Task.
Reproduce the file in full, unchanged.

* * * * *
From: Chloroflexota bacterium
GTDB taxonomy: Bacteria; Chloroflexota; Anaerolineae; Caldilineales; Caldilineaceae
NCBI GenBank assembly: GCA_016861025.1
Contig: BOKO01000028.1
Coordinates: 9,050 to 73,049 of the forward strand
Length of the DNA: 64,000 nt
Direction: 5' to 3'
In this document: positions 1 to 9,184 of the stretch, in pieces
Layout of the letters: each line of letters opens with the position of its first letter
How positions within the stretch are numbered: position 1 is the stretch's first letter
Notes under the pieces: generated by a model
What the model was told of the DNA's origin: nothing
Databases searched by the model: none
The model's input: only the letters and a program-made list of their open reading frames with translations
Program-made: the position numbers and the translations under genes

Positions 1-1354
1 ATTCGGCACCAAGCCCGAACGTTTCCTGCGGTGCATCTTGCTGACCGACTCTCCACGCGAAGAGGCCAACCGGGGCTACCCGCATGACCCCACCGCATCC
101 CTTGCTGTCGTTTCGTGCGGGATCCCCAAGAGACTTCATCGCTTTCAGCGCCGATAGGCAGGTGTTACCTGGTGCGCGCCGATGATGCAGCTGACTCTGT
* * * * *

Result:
From: Chloroflexota bacterium
GTDB taxonomy: Bacteria; Chloroflexota; Anaerolineae; Caldilineales; Caldilineaceae
NCBI GenBank assembly: GCA_016861025.1
Contig: BOKO01000028.1
Coordinates: 9,050 to 73,049 of the forward strand
Length of the DNA: 64,000 nt
Direction: 5' to 3'
In this document: positions 1 to 9,184 of the stretch, in pieces
Layout of the letters: each line of letters opens with the position of its first letter
How positions within the stretch are numbered: position 1 is the stretch's first letter
Notes under the pieces: generated by a model
What the model was told of the DNA's origin: nothing
Databases searched by the model: none
The model's input: only the letters and a program-made list of their open reading frames with translations
Program-made: the position numbers and the translations under genes

Positions 1-1354
1 ATTCGGCACCAAGCCCGAACGTTTCCTGCGGTGCATCTTGCTGACCGACTCTCCACGCGAAGAGGCCAACCGGGGCTACCCGCATGACCCCACCGCATCC
101 CTTGCTGTCGTTTCGTGCGGGATCCCCAAGAGACTTCATCGCTTTCAGCGCCGATAGGCAGGTGTTACCTGGTGCGCGCCGATGATGCAGCTGACTCTGT